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i am currently learning about javascript namespaces as i build a website and i have the following requirements: i want to make all of my code private so that other public scripts on the page (possibly adverts, i'm not too sure at this stage) cannot override or alter my javascript. the problem i am foreseeing is that the public scripts may use window.onload and i do not want them to override my private version of window.onload. i do still want to let them run window.onload though.

so far i have the following layout:

//public code not written by me - i'm thinking this will be executed first
window.onload = function() {
    document.getElementById('pub').onclick = function() {
        alert('ran a public event');
    };
};

//private code written by me
(function() {
    var public_onload = window.onload; //save the public for later use
    window.onload = function() {
        document.getElementById('priv').onclick = function() {
            a = a + 1
            alert('ran a private event. a is ' + a);
        };
    };
    if(public_onload) public_onload();
    var a = 1;
})();

i have quite a few questions about this...

firstly, is this a good structure for writing my javascript code, or is there a better one? (i'm planning on putting all of my code within the anonymous function). is my private code really private, or is there a way that the public javascript can access it? i'm guessing the answer to this is "yes - using tricky eval techniques. do not embed code you do not trust", but i'd like to know how this would be done if so.

secondly, when i click on the public link, the event is not fired. why is this?

finally, if i comment out the if(public_onload) public_onload(); line then a is returned correctly when i click the private button. but if i leave this line in then a's value is nan. why is this?

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1 Answer

up vote 1 down vote accepted

You can attach event listeners to avoid their overriding in some way like this:

<ol id="res"></ol>

<script type="text/javascript">
    var res = document.getElementById('res');

    function log(line) {
        var li = document.createElement('li');
        li.innerHTML = line;
        res.appendChild(li);
    }

    // global code:
    window.onload = function() {
        log('inside the global window.onload handler');
    };

    // private code:
    (function(window) {
        function addEvent(el, ev, fn) {
            if (el.addEventListener) {
                el.addEventListener(ev, fn, false);
            } else if (el.attachEvent) {
                el.attachEvent('on' + ev, fn);
            } else {
                el['on' + ev] = fn;
            }
        }
        addEvent(window, 'load', function() {
            log('inside the second window.onload handler in "private section"');
        });
    })(window); 
</script>​

DEMO

The example of code organization you asked about:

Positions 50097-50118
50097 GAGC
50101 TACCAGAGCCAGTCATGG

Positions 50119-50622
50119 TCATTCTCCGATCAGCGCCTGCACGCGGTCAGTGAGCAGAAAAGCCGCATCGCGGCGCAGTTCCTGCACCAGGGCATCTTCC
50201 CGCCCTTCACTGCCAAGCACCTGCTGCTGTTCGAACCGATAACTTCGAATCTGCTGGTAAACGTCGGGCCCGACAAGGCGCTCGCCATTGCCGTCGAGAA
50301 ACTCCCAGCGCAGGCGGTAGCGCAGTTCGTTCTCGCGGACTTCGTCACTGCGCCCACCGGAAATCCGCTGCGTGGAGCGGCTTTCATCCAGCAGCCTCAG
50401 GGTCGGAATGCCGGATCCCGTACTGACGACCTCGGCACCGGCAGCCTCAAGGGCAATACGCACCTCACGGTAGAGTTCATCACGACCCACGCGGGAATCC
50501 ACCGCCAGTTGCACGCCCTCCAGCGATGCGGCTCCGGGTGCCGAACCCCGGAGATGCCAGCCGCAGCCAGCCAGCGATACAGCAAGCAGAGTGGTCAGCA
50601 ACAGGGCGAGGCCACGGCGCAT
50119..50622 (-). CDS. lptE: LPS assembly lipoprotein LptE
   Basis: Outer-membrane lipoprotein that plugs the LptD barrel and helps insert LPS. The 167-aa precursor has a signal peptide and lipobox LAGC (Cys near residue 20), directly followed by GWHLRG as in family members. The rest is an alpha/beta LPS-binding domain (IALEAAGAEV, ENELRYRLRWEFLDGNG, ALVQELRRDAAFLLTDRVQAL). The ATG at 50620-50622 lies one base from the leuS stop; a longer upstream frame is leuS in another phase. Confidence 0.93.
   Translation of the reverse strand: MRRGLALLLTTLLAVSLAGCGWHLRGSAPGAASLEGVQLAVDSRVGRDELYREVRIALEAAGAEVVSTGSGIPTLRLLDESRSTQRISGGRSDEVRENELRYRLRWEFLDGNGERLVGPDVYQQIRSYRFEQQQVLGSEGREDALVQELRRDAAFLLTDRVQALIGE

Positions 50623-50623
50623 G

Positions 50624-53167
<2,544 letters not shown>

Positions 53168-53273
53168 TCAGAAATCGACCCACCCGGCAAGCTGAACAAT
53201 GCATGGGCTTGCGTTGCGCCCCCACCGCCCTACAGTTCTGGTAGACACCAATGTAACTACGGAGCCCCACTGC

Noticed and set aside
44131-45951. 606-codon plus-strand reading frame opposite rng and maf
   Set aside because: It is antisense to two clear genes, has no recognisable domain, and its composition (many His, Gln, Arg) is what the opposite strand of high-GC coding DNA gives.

HTML:

<ol id="res"></ol>​

JavaScript:

/* app.js */

// in global scope:    
var MyApp = (function(app) {
    var res = document.getElementById('res');

    app.log = function(line) {
        var li = document.createElement('li');
        li.innerHTML = line;
        res.appendChild(li);
    };

    app.doWork = function() {
        app.log('doing a work');
    };

    return app;
})(MyApp || {});

/* my-app-module.js */

// again in global scope: 
var MyApp = (function(app) {

    app.myModule = app.myModule || {};

    app.myModule.doWork = function () {
        app.log('my module is doing a work');
    };

    return app;
})(MyApp || {});

/* somewhere after previous definitions: */

(function() {
    MyApp.doWork();
    MyApp.myModule.doWork();
})();

DEMO

MyApp is accessible from outside
Nothing is accessible from outside

share|improve this answer
    
thanks for the answers man. i didn't think of passing in the window object to the private 'module' in your first example. i guess i thought window would be global within the private module... in your second example of code organisation, i was hoping to keep my module completely inaccessible to the other public code - ie not readable or writable. would this simply mean changing (MyApp || {}) to () ? –  mulllhausen Aug 23 '12 at 23:16
    
If you'll change it so, then you'll not be able to extend your initial namespace in other files. Here in my example the MyApp variable is shared between modules and it provides a public interface to your application. –  Eugene Naydenov Aug 24 '12 at 7:14
    
ah i see. i plan on putting everything inside one "module" for the whole project anyway - with the hope of keeping it inaccessible. if i expose the MYApp object like this then couldn't other scripts write to MyApp and either prevent me from creating a method (if my code runs second) or overwrite some of my methods (if my code runs first)? –  mulllhausen Aug 24 '12 at 7:53
    
If you're not planning to use more than one module (.js file), you can use your approach with creating and calling an anonymous function without arguments. –  Eugene Naydenov Aug 24 '12 at 11:04
    
So if you'll use my approach, then the MyApp variable will be accessible outside and another code can override the properties of MyApp object. Say after your definition of MyApp = (function(app) { ... return app; other code can do something like MyApp.doWork = function() { alert('doing nothing! :P'); }; –  Eugene Naydenov Aug 24 '12 at 11:14
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